London Lantern

Putting the Spotlight on London

London's New Landmark - The London Eye

18/03/2002, By David McIntosh

Reader Rating: 2.9 from 23419 votes

Imagine for a moment being able to peer down at Big Ben and the Houses of Parliament, St. Paulís Cathedral and Westminster Abby, the Tower of London and Tower Bridge as well as viewing the Thames River in both directions as far as the eye can see.

No, youíre not a bird soaring above the city, neither are you Wendy Darling or one of her brothers flying above London in the company of Peter Pan, headed in the direction of Never Land; youíre on a flight on Londonís newest, and what is rapidly one of its most popular attractions: the British Airways London Eye (aka the Millennium Wheel).

Built on the South Bank of the Thames for Londonís celebration of the millennium, the huge observation or Ferris wheel; the worldís largest, is rapidly becoming among Londonís most identifiable landmarks; one that many hope will be a permanent addition to its skyline.

Conceived by architects David Marks and Julia Barfield along with British Airways and the Tussaudís group as part of the millennium celebration, the London Eye has proved much more successful than Londonís other project to mark the start of the next thousand years the Millennium Dome. While the Dome turned into a financial black hole with attendance below original projections, the London Eye has is still drawing capacity crowds- both residents and visitors.

Construction of the towering Eye (it reaches 450 feet or 135 metres above the banks of the Thames) started in the 90's and the project could be termed pan-European since different parts were fabricated in different countries. The British made tubular steel of the main structure was assembled in the Netherlands while casting of the hub and spindle took place in the Czech Republic. The bearings upon which the giant wheel rotates come from Germany; the capsules or pods in which visitors take flight come from France and the cables from Italy.

The pieces had to be brought up the Thames and assembled at the site next to the London County Hall. Assembly actually took place horizontally and the Eye was lifted in stages into the Jubilee Gardens. After that the pods, which would carry passengers, were then attached to the wheel.

At your flightís highest point you will be able to enjoy a 360 degree panorama of London, viewing the River Thames in both directions. Your flight begins however as you look south and see the Houses of Parliament and St. Stephenís clock tower (called Big Ben by everyone even though the name actually refers to the biggest bell in the tower) and rest of Whitehall, the government section of London.

Looking toward the North Bank and you look into the heart of commercial London where the City - the financial district is located. You are greeted by a view of the BT Tower, Embankment Place and the Waterloo Bridge.

Looking eastward you see Sir Christopher Wrenís masterpiece, St. Paulís Cathedral, as well as much of the City; further in the distant you can make out another section that is fast becoming the financial centre of Europe: the Docklands which includes the Canary Wharf (so named because that was where the merchant ships from the Canary Islands once moored after their voyages).

For a particularly spectacular flight on the Eye, try an evening take-off; London at night- no other word than breathtaking can describe the sight. You gaze down upon the Houses of Parliament (if the inside lights are on it means that members of the House of Commons or the House of Lords are putting in a late night) and Big Ben bathed in light, look in the other direction and you see the South Bank, where Londonís cultural elite frequent numerous concerts and events; look in any direction and you see a sparkling city alive in the night time. An added benefit of a night flight is the wait is not as long as during the day.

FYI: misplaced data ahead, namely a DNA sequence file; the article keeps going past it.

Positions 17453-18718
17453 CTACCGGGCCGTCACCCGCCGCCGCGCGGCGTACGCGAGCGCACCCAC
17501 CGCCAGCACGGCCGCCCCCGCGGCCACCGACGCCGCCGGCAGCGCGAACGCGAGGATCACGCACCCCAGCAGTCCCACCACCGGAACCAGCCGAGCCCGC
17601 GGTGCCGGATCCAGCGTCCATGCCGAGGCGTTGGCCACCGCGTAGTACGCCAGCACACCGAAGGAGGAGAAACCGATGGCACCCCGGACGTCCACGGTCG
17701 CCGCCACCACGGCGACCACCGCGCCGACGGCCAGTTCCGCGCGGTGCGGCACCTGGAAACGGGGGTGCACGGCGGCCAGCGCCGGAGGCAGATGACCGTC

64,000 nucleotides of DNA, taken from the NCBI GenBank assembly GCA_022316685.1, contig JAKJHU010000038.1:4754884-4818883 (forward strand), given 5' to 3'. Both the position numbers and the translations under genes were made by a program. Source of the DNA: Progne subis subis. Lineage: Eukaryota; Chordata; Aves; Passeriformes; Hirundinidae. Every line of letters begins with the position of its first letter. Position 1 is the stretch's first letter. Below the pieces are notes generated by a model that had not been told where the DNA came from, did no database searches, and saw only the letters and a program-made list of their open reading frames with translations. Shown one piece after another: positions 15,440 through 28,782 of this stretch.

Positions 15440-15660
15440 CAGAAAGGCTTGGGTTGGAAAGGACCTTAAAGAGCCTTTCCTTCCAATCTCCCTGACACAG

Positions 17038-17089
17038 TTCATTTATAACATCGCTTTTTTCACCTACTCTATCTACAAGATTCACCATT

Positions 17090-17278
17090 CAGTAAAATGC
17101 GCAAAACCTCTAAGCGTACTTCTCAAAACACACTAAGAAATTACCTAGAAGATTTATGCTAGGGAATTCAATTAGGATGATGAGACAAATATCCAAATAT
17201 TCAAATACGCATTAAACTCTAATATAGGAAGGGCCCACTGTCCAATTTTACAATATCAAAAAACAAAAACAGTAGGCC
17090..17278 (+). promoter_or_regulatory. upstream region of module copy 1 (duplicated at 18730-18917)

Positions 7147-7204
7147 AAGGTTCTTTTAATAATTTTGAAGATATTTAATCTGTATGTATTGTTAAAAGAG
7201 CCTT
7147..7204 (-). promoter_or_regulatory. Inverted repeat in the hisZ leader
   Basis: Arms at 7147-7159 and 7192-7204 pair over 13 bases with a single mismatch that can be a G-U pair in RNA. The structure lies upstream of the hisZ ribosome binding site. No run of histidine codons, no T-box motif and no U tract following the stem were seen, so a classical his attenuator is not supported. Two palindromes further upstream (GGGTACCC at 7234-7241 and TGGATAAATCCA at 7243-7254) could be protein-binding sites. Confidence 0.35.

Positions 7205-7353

Since opening in March of 2000 the Eye has carried over seven million passengers high above London exceeding even the most optimistic projections of backers. The Eye has also proved popular for special events and holidays, with companies using the wheel to promote their products. One study even estimates that the Eye has added 1.5% in earnings to Londonís tourism industry while at the same time acting as an economic spur that is brining new development to the South Bank.

Itís even been the site of weddings and in at least one case, a couple of teenagers with a capsule to themselves who decided to become founding members of what newspapers dubbed "the Mile Eye Club."

Making reservations for a flight on the Eye is as easy as logging onto the British Airways website and going to the London Eye section or go to You book for a specific flight time; you should arrive at the Eye about a half-hour before your flight.

You then pick up your tickets at ATM-like machines in County Hall next to the eye. Same day tickets are also available inside County Hall. The lines move quickly and the staff members at the Eye are courteous and efficient.

Getting there is easy enough, the best way is to take the underground to Waterloo tube stop, which is right across the street. You can also get there from the Westminster and Embankment stops on the Underground as well as by bus and even by river since a number of tour boat companies make stops at the Waterloo Millennium Pier.

Like another world famous landmark: the Eiffel Tower in Paris, the British Airways London Eye was conceived and built as part of an international celebration, and if approval is granted by the government, like Eiffel Tower, the Eye will be providing pleasure for generations to come.

Link to the London Eye:

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